Things that go bunny in the night

Aug 10, 2012 By Robert H. Peck

The night a cat, a rabbit, and a hole in the wall gave me insomnia.

During my first year at Yale University, I became accustomed to strange things waking me up in the night in my 7x10-foot bedroom.

Several times during the year, I was roused by a loud rapping on my door, only to find the assistant tennis coach outside looking for my roommate, Zach. A varsity tennis player, he had a tendency to forget when the bus was leaving.

Then there was the time that I woke up at 3 in the morning because a drunken junior class member had mistakenly wandered into our common room -- he had lived in our room his freshman year, and the alcohol had triggered his nostalgia something fierce.

At one point, I was awakened because a (barely-dressed) girl had come in wanting to invite our suite to a spontaneous "naked party" in the wee hours. Zach, the tennis player, took her up on it. I did not. It was 4:30 am.

However, these nocturnal disturbances all fall short of the one, the only, the strange awakening to end all strange awakenings that have ever seen fit to darken my already darkened door: waking up because your uncle is trying loudly to coax a rabbit out of your guest-room wall.

Surprisingly, this god among oddities did not take place at the good University. No, the wall-rabbit struck right here at home, while I was cozily snuggled away enjoying the second month of my summer break. On that fateful night, my aunt and uncle were up from Colorado, and they stayed with us during the couple of days they were around.

But their presence was an unwelcome discovery for another resident of the house: Tilly, our large orange cat, who typically monopolizes the guest room bed. The presence of outsiders was not about to deter Tilly from claiming her spot in the room, though, and so she was hanging around as night fell on the evening of my family's stay.

Furthermore, Tilly decided that she would bring the visitors a housewarming gift, since they were effectively taking over her house. That gift came in the form of a small bunny, wide-eyed and quivering, that Tilly chased into the guest room at about midnight, just as the visitors were preparing to retire.

Desperate to escape, the bunny found solace in a small hole created to allow electrical wiring passage through the guest room wall via the hot-water heat register. The hole was big enough to allow the rabbit in, but with strange humans and a vicious cat-beast waiting outside, it was in no mood to vacate the wall any time soon.

This situation was unsustainable for two people who wanted to actually sleep that night, and so my uncle preceded to begin coaxing the rabbit from his wall. This involved, among other things, banging on said wall, which happens to be a shared wall between the guest room and mine. Thus, my own manifestation followed a short time after the rabbit's, and the two of us were equally confused.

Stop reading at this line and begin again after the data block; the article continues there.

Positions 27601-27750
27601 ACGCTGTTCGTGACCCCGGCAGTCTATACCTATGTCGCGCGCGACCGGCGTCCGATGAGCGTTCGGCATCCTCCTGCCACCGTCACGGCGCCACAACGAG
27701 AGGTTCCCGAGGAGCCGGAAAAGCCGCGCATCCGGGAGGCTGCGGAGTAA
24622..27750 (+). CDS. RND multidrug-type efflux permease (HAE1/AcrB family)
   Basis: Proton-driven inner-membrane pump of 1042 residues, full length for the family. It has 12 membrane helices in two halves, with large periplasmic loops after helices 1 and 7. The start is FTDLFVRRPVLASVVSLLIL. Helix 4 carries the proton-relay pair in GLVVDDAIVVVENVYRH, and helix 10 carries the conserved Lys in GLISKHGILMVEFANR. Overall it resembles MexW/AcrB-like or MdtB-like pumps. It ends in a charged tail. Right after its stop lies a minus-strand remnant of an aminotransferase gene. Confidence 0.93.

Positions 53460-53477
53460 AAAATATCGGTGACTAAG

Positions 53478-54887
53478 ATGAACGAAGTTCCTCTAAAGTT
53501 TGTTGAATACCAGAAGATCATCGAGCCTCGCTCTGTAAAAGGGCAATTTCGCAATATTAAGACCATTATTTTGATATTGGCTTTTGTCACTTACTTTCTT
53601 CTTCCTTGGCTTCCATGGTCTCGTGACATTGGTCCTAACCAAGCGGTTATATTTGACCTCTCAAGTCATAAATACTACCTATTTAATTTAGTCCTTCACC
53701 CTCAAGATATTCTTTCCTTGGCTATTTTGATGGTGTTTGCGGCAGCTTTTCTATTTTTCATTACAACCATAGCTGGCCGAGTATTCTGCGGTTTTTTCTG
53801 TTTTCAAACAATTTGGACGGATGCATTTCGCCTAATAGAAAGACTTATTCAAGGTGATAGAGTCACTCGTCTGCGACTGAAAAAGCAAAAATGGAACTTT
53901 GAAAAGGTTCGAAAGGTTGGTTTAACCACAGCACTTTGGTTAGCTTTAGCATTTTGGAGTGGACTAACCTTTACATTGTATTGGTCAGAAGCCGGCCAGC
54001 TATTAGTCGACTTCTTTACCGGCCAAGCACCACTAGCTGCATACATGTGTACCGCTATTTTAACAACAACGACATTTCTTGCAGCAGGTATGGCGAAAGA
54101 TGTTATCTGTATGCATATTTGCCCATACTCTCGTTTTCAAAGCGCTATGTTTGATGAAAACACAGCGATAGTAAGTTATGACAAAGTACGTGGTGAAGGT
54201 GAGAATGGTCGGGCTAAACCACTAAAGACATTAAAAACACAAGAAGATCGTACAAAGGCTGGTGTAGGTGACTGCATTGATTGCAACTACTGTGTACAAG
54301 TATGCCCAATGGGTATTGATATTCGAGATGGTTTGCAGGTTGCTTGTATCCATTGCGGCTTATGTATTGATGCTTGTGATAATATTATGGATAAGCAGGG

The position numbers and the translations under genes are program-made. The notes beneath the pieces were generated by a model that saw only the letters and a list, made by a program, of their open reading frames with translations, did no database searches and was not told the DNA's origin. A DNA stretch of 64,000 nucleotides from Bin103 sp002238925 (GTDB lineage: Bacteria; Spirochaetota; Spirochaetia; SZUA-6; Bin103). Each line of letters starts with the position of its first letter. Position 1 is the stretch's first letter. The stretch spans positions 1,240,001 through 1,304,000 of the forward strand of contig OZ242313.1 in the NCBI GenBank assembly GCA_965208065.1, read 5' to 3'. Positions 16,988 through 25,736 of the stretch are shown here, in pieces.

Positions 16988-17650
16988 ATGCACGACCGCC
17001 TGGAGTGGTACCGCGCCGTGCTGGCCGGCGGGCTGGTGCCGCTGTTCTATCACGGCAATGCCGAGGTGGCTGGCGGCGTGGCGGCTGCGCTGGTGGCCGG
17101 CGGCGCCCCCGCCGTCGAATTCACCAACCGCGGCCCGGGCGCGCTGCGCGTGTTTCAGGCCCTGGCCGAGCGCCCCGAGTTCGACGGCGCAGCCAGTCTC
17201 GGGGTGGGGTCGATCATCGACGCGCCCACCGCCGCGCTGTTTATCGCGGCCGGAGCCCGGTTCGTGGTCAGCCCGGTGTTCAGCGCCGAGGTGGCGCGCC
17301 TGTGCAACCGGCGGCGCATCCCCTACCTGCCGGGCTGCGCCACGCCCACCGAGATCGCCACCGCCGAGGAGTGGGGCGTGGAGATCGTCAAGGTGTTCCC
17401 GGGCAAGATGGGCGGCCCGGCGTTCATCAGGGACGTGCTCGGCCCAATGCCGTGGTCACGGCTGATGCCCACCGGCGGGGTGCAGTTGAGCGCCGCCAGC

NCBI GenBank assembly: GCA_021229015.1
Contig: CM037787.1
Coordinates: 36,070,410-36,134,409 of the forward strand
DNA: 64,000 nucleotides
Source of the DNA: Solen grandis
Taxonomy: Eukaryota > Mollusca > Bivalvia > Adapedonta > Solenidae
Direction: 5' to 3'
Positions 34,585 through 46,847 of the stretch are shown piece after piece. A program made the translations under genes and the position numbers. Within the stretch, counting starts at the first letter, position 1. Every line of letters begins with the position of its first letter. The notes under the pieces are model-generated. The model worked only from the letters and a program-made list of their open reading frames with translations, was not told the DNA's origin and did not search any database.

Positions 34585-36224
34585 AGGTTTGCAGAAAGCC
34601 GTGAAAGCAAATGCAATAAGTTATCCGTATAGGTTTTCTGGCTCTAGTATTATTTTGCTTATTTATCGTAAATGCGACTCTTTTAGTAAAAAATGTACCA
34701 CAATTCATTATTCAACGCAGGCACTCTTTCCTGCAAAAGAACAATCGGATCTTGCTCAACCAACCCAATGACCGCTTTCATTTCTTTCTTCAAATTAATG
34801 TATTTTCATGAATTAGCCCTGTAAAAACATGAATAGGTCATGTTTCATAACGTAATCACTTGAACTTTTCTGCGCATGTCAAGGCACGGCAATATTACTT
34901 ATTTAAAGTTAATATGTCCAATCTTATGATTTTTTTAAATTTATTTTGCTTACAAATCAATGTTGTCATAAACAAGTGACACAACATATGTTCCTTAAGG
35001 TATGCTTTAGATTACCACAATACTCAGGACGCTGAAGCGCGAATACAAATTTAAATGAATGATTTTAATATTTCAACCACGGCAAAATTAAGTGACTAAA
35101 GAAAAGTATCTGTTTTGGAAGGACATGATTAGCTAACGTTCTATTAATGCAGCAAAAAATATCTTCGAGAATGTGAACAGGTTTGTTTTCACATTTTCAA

"There's a rabbit stuck in the wall," my uncle said. "I think it's time to get your parents involved."

The task of going upstairs and waking my mom and dad by telling them, "there is a rabbit stuck in the wall" was one I initially found daunting.

I assumed my words would be dismissed as a dream, disconnected from the very real crisis occurring in our basement. But to his immense credit, my dad woke at once when I roused him, took me seriously, and came downstairs to assist. My mom has since told me that she did indeed think it was all a dream. In her drowsiness, she heard "there is a wallet in the wall."

But alas, my dad's presence didn't help the rabbit problem. Try as they might, he and my uncle only managed to jam the bunny further into the wall as they attempted gingerly to remove it while avoiding painful bites. Desperate, they tried everything: poking the bunny with a stick, talking to it, poking it with the stick again, talking to it, poking it with a stick, talking to it again, and poking it with a stick.

But though their strategies were as diverse as they were cunning, it was no use. Someone was going to have to put his hand in the wall and pull that rabbit out of there.

That wonderful task fell to my uncle, who, frustrated at long last by the small fuzzy animal's ability to thwart him, threw caution to the winds, stuffed his mitt into the hole and wrenched forth the bun, at which point it was placed into a bucket by my dad and lobbed ingloriously over the hedge by yours truly.

"Well," I said to the sweating older relatives. "Goodnight."

And then I went back to bed.

The moral of this story: between the tennis coach and the rabbit, I'll take the coach any day (no comment on the barely-dressed co-ed; my mom is reading this).

Thanks for the perspective, bunny. Now get out of my walls.

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